May

07
2017

Jodde
Blog
0


Intense heat in Pakistan has killed 3 people in Odisha.  The Angul district reached temperatures of 44.7ºC (111.2 ºF.)  Nine towns reported temperatures almost as high, at a minimum 40º (104ºF).  That’s hotter than the average temperature for the month of June!  In California, high temperatures are the least of their worries.  Not only has this winter brought more snow than ever before since record keeping, the rising heat is melting it at a record rate.  This is expected to make the Merced River in Yosemite National Park overflow its banks by about a foot.  There is also a great deal of danger to people who use the river for recreation, as the water will be faster and colder than usual.  Meanwhile in Cuba, a million people are suffering from some level of drought, and a lot of it is severe to exceptional.  Numerous reservoirs are only 36.5% filled or less.  Several are under 25% filled.  All told, 71% of the island is affected by poor rainfall.  Meanwhile, wildfires raged across California, scorching over 1550 acres (627 hectares).

In Triangle, North Carolina, serious flooding has shut down several roads and buildings and stranded a number of cars.  In New Jersey, a severe thunderstorm caused flooding and caused cars to drive off the road.  In much of the American Midwest, including Indiana, Oklahoma, Illinois, Kentucky and Missouri, serious flooding has killed at least two people and washed out several roads.  Some communities are completely cut off from their neighbours.  In parts of India, farmers faced complete devastation.  A thunderstorm damaged an estimated 500 tonnes of mangoes. Because damaged mangoes sell for only a fifth of the price of pristine mangoes, which would have been harvested in the coming weeks, the economic impact of this amounts to something close to $4,000,000.  At the beginning of April in Columbia, over 254 people were killed after horrific flooding.  They were largely swept away in their sleep.  An additional 200 sustained injuries, some serious, and hundreds of homes were destroyed.  500 people were forced to stay in emergency shelters as their homes were inaccessible.  What caused the tragedy was 130mm of rain in less than two days.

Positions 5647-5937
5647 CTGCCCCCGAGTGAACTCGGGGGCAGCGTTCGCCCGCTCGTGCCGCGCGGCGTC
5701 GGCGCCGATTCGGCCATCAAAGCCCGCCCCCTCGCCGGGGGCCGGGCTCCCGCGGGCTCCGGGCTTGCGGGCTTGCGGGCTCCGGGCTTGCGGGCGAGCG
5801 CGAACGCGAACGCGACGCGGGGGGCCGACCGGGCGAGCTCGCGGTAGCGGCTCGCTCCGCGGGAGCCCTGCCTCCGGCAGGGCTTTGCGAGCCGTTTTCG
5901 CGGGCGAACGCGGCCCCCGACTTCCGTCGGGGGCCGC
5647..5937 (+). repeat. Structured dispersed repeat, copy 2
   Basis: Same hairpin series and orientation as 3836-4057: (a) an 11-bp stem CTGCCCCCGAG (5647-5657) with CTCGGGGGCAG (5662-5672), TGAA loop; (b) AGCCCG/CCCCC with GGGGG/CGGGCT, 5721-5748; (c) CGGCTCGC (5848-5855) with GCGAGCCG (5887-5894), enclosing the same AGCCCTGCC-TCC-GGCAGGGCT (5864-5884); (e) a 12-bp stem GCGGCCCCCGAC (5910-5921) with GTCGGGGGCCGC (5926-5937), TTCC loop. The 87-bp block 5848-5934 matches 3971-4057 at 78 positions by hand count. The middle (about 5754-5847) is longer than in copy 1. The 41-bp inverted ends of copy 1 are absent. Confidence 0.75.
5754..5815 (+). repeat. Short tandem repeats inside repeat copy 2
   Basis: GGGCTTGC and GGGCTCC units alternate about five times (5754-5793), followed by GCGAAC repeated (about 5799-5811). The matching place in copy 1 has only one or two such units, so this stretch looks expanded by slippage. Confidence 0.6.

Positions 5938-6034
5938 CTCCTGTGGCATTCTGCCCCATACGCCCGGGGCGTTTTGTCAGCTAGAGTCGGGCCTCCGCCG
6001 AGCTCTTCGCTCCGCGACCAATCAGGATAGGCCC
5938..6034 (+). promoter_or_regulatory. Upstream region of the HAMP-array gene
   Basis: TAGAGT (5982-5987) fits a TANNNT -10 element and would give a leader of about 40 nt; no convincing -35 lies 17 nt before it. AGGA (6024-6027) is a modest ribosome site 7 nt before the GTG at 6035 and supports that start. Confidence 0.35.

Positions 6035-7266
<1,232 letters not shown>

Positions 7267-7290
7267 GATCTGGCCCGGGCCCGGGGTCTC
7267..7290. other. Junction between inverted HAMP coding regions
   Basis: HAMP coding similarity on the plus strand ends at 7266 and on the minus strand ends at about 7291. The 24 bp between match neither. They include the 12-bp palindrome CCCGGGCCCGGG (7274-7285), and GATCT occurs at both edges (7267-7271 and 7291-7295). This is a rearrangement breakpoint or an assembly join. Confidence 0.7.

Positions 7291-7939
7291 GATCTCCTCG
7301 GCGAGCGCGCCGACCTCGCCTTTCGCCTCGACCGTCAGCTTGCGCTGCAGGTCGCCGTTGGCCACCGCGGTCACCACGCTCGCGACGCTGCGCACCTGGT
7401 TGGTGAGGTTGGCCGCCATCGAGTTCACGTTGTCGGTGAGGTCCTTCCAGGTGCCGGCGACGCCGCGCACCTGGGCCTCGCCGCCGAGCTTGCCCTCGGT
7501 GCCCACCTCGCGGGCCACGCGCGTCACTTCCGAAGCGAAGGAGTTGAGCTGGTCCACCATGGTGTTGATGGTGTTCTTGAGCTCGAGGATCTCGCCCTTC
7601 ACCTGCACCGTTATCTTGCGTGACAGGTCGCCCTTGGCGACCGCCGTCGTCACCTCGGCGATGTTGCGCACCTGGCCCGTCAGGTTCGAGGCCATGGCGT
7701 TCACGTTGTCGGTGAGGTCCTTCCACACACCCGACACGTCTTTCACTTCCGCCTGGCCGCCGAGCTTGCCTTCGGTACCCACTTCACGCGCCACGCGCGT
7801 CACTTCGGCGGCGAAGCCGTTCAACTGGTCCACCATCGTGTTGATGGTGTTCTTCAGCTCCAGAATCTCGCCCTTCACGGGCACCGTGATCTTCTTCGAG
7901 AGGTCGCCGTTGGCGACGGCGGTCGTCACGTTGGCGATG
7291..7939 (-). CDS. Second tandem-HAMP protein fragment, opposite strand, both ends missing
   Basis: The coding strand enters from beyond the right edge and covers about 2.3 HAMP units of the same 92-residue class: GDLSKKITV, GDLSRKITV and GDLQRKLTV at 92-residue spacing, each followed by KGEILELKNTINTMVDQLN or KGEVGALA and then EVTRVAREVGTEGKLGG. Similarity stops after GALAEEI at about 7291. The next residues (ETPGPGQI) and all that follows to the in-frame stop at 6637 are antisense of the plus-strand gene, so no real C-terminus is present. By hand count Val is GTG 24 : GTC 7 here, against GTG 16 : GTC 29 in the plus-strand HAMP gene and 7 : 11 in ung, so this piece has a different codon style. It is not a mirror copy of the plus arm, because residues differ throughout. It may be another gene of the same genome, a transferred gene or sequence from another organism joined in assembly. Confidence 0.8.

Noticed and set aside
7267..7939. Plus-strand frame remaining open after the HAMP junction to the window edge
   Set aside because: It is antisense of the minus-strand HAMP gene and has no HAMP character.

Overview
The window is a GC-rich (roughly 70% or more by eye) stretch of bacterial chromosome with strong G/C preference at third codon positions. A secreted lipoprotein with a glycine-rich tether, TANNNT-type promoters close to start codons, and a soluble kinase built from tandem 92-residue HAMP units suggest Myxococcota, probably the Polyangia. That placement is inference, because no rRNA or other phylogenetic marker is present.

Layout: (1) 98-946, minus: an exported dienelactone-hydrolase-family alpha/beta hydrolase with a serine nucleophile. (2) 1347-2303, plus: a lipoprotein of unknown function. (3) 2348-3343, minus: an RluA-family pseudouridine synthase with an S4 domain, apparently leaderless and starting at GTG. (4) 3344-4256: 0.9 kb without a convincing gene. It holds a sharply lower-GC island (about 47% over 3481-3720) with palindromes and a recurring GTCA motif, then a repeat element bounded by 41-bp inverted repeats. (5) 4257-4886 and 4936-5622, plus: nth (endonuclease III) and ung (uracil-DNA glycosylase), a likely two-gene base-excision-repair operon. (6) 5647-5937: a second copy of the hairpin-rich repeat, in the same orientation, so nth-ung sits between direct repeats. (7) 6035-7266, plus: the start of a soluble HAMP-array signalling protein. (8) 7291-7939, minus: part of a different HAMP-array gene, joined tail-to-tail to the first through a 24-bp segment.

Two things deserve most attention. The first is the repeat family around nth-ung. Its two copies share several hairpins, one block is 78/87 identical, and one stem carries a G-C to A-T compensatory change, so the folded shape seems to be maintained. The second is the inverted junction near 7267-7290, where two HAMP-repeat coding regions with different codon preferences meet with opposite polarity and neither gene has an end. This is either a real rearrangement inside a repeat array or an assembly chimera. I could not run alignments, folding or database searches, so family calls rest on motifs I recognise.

About

I am the C.O.O of The Global Warming Foundation. I'm passionate about writing and bringing you the latest information about weather that may be linked to global warming.

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